The Haunting of Hill House Series Review: A spine-chilling series where even ‘no-ghosts’ scenes are horrifying

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This series will definitely inspire and pave way for more series to be made in the horror genre without trying too hard to make the viewers jump out of their skins… Spoilers ahead.

“Aaaargh..”, screams young Nell (Violet Mcgraw). She has woken up from a nightmare or that’s what her father Hugh Crain (Henry Thomas) thinks. But she says that she saw a bent-neck lady. He calms her daughter down and exits the room and closes the door slowly. Diagonally opposite is the room of the other daughter and he finds that she is sleeping quietly. He notices that the door of young Nell’s room is open again, closes it shut and goes back to his room. By this time, the expectation of seeing a ghost or something is already sky-high. The camera is focussing on the door that opened itself, slowly turns left towards the adjacent wall and the scene cuts. This scene comes at the start of the first episode. Such is the brilliance of this series that even when there are no ghosts around, you are terrified by the thought of seeing it.

Created and directed by Mike Flanagan, Netflix’s The Haunting of Hill House is a supernatural horror series which is based on Shirley Jackson’s novel of the same name. Over the course of 10 episodes, we travel along the journey of a family whose lives are haunted by their short stay at the Hill House. The greatest strength of this series is the way it is structured in its writing. There is a constant juggling between two different timelines. One of the timelines, which is also the root of the whole story around which everything depends upon, shows the terrifying things that happened to the family in Hill House in 1992. The other timeline shows the present world, that is, 26 years later, where we see how the events at the house have shaped up the lives of the family members. So, what happens here is that it lets you put different pieces together and keeps you constantly under its grip. And when I say young Nell or young Luke (Julian Hilliard), I am referring to the younger version of these characters during their stay at the Hill House.

This series is not about never-seen-before moments. The horrifying scenes are something that we have seen or experienced in different horror movies. There are no forced inclusions of ghosts to scare you. There are no unnecessary loud screams to frighten you or annoy you for that matter. It keeps you on your toes and takes ample amount of time to allow the fear to grow on your mind. When Shirley (Elizabeth Reaser), the eldest daughter, opens the door thinking that some kid is playfully knocking on her door, there is no one outside. And the next moment you hear loud bangs from all corners of the house sending down chills all over your body. In another scene, Hugh Crain wakes up in shock seeing his wife Olivia (Carla Gugino) sitting over him holding a knife-like object against his neck. There is a feeling of terror as, like Olivia, we try to picture how she got here in the first place.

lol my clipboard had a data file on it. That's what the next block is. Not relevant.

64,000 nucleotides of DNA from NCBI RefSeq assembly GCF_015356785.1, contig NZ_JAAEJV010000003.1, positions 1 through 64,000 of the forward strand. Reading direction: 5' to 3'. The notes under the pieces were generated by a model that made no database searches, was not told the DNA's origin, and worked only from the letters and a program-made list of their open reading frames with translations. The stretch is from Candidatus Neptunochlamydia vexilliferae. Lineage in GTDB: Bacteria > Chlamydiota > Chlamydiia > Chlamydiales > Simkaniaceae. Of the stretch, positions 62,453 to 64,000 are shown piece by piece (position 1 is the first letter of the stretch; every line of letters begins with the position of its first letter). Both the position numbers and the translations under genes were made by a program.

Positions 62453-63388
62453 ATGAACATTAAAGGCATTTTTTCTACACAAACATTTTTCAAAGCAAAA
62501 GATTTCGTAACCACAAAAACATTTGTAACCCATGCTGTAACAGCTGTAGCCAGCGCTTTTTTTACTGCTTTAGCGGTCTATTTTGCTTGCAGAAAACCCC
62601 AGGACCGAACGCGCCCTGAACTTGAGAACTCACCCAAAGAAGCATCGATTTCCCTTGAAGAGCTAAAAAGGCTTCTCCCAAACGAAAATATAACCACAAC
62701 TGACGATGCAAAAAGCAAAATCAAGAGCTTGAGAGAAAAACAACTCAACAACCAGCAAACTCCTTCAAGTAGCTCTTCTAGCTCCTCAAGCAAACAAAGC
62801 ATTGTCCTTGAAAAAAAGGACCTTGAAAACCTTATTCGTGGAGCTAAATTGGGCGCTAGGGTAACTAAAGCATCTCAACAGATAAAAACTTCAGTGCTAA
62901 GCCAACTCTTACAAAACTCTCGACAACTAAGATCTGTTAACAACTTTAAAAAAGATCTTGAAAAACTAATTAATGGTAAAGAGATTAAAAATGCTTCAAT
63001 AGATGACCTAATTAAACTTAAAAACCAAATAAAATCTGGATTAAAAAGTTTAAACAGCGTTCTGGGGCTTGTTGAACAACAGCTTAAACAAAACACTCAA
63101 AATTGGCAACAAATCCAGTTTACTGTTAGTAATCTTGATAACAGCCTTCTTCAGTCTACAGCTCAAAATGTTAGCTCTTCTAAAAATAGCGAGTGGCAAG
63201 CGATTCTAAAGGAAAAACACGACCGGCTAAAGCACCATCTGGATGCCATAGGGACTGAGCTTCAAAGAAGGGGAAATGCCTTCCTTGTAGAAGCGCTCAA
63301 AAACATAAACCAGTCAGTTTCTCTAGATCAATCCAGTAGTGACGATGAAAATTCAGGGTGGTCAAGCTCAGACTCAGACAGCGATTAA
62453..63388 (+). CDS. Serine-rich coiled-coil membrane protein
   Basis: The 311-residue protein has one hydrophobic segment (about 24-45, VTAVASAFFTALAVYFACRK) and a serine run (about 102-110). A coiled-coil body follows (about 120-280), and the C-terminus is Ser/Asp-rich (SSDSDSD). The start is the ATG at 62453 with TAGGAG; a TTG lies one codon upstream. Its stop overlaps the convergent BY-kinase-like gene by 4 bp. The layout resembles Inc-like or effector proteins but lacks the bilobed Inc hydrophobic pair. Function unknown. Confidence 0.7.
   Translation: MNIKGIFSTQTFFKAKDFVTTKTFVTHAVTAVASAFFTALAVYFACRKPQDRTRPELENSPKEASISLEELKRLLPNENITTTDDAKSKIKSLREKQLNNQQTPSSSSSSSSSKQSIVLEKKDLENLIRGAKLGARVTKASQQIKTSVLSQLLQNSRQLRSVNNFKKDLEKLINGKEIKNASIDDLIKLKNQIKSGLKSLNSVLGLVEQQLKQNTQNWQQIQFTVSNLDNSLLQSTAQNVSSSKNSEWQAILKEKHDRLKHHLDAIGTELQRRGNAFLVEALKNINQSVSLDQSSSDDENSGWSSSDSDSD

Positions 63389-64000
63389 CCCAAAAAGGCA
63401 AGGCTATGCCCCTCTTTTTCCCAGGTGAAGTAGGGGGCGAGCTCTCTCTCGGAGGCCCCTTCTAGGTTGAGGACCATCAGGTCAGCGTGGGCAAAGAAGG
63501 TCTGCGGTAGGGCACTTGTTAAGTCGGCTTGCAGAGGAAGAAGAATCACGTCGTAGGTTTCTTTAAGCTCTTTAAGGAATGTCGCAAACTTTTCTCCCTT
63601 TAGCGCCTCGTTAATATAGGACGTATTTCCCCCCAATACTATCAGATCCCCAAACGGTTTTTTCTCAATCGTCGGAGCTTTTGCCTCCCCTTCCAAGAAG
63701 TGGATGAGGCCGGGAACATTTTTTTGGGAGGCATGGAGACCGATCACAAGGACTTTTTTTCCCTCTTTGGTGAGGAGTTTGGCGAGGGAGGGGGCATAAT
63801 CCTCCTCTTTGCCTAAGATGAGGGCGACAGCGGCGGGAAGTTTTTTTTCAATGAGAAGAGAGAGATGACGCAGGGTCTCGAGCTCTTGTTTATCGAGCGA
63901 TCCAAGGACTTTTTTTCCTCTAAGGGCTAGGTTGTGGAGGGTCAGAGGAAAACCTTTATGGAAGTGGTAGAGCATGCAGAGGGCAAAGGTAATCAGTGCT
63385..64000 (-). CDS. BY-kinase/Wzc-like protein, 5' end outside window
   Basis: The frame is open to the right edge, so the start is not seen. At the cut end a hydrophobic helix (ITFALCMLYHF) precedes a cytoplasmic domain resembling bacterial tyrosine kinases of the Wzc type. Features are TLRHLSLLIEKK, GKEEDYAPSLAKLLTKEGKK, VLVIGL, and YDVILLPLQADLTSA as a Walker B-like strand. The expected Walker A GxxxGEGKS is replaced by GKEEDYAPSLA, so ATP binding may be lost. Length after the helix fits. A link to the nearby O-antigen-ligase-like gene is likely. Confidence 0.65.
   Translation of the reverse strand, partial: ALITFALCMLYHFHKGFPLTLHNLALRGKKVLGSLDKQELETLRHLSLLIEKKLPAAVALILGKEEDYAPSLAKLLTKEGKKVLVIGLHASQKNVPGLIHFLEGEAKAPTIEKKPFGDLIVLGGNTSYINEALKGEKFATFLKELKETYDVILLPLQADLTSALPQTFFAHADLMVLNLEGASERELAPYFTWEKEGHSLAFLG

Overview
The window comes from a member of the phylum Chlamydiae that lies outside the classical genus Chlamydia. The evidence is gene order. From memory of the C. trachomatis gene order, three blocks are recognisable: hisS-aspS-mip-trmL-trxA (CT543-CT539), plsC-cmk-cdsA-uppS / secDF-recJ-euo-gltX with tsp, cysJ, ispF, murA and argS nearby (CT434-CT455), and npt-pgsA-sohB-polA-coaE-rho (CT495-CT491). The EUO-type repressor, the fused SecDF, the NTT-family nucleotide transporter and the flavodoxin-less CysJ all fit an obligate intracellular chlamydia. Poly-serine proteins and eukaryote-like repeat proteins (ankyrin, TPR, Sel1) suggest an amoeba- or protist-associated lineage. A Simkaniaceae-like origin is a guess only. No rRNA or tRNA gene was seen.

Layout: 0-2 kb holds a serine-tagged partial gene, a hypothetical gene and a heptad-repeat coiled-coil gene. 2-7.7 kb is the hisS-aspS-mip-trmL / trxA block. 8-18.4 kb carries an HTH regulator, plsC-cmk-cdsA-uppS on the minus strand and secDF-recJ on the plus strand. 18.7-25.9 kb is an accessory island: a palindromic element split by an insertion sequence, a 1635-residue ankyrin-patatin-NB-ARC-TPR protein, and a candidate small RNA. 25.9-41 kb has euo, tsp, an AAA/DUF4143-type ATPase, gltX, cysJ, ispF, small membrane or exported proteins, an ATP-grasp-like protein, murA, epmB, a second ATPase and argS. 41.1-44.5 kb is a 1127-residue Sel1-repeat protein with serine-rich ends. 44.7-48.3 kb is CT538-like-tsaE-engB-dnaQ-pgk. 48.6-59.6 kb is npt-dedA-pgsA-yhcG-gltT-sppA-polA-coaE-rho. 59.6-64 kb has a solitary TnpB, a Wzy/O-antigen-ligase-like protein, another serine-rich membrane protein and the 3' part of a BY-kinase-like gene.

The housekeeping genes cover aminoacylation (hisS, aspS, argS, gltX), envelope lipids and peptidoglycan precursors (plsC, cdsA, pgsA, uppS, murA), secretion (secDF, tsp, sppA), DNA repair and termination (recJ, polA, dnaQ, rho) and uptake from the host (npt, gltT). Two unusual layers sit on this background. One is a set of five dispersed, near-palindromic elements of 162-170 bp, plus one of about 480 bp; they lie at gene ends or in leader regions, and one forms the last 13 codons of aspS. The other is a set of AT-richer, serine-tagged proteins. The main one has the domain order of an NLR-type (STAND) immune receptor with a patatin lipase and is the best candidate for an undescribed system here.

Well, we do see appearances of ghosts but they come at the right places and their transient presence is enough to make your heart go pitter and patter. A tall ghost, with its feet just above the floor, slides inside a room. Young Luke, one of the sons of Hugh Crain, who is hiding under the bed, makes a sound out of fear and the tall ghost bends down to take a look at him. In another scene, Shirley is embalming, which is a way of forestalling the decomposition of the dead body, and while she is doing that, we are horror-struck by the anticipation of some ghostly thing to happen but nothing happens. And when she is done embalming and is leaving the room, she sees the ghost of her mother Olivia sitting on a table and beckoning her. Most frightening ghost in this series is the bent-neck lady. We see her appearing on top of young Nell. She even pops up out of nowhere in the car to scare the wits out of Shirley and her sister Theo (Kate Siegel).

There were scenes where someone just talks about a hair-raising experience where it compels you to imagine and feel the chills. A woman explains a horrific experience to Steven Crain (Michiel Huisman) who is another son of Hugh Crain. She explains how her husband died in a car crash and saw his ghost hanging over the ceiling of her room. We do not see any visuals here but it is so terrifying to just envisage that. In another scene, Dudley, who is a caretaker of Hill House along with his wife, explains how he asked his wife not to stay at Hill House after dark and stopped seeing strange events happening in his house. Such scenes just raised the bar higher and made this series as frightful as it can be.

I felt like the series started losing the grip post-midway. It did not scatter my wits as it did in the first five episodes (there are 10 episodes in total). But it did not bother me much because I was still engrossed and affrighted as the series uncovered more important details of the events that happened at the Hill House. Mike Flanagan’s writing is top-notch coupled with great performances from the casts. This series will definitely inspire and pave way for more series to be made in the horror genre without trying too hard to make the viewers jump out of their skins.

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